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Discussion Starter #1
Has anybody experienced this with their dog? Mine had it three years ago and was treated with a high dosage of steroids. It was awful. I know it can come back at any time.
I've searched high and low and can't find any kind of info on preventative treatments/supplements. Maybe there aren't any, but I want to make sure I'm not missing anything.
 

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never heard of it... Am so sorry for your little one and hope he continues to do well.. I found this

http://www.vetsonline.com/publications/veterinary-times/archives/n-43-35/masticatory-muscle-myositis-in-dogs.html


just one portion of the page "" ""

Therapy

Therapy for acute and chronic cases of MMM consists of immunosuppression with corticosteroids. In the acute cases, oral prednisone at 1mg/kg to 2mg/kg twice daily is given until the jaw function returns to normal. Physical therapy should be started as soon as possible in an attempt to normalise the masticatory muscles’ tone and to increase the jaw opening. Encouraging the dog to play with tennis balls or chew rawhide is recommended. Most dogs cannot eat properly and food should be blended to a consistency for licking. In most cases, a rapid clinical improvement is seen. Once the jaw function returns to normal, the prednisone dose is gradually tapered down and is maintained for four to six months.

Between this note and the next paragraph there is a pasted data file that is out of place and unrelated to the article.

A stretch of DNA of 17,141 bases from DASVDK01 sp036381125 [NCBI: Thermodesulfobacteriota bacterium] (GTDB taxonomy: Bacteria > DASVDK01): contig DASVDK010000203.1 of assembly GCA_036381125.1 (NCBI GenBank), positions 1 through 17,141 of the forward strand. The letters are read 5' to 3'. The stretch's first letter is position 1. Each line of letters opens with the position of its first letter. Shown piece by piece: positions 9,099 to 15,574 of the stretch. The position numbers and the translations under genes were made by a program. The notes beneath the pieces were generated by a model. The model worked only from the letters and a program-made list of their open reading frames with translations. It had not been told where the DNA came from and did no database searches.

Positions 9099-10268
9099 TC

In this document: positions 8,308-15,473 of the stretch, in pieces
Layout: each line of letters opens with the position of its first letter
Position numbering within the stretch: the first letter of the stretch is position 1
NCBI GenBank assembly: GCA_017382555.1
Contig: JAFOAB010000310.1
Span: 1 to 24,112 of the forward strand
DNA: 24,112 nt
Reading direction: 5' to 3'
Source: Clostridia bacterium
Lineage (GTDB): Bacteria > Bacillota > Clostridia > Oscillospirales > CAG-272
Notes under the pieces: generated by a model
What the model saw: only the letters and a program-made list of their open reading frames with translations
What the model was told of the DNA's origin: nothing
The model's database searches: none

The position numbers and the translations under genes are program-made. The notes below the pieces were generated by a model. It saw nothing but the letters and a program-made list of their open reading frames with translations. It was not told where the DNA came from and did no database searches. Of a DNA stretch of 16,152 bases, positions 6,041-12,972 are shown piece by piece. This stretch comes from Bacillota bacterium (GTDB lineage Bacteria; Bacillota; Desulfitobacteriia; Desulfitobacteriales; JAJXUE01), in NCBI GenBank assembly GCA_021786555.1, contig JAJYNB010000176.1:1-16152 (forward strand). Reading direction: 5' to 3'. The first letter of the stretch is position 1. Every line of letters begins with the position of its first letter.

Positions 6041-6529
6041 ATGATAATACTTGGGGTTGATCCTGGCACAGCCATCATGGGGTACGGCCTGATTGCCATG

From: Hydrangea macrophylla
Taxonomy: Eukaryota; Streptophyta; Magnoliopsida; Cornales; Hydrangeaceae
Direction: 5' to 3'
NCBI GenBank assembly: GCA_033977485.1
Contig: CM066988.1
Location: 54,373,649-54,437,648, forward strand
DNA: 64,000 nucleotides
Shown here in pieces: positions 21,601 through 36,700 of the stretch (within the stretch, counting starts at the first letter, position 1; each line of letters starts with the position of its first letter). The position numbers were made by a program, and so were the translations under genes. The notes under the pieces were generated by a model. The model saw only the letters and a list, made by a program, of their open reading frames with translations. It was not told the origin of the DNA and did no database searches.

Therapy for chronic cases of MMM consists of corticosteroids at 0.25mg/kg 0.5mg/ kg twice daily for about one month. The dose can be then slowly tapered down. The most common causes of treatment failure in MMM, as in other autoimmune diseases, are inappropriate therapy and too early discontinuation of the drug(s).

Other immunosuppressive agents, such as azathioprine, ciclosporin A or mycophenolate mofetil, may be indicated in dogs that fail to respond to corticosteroids, that relapse when the dose is tapered or that show severe side effects from the corticosteroids. Adjunctive immunosuppressive therapy in veterinary medicine is largely based on clinical experience.
 

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Discussion Starter #3
I appreciate you looking that up! That is basically what her treatment was. I was hoping there was some kind of preventative support after treatment but there doesn't appear to be any :-(
 
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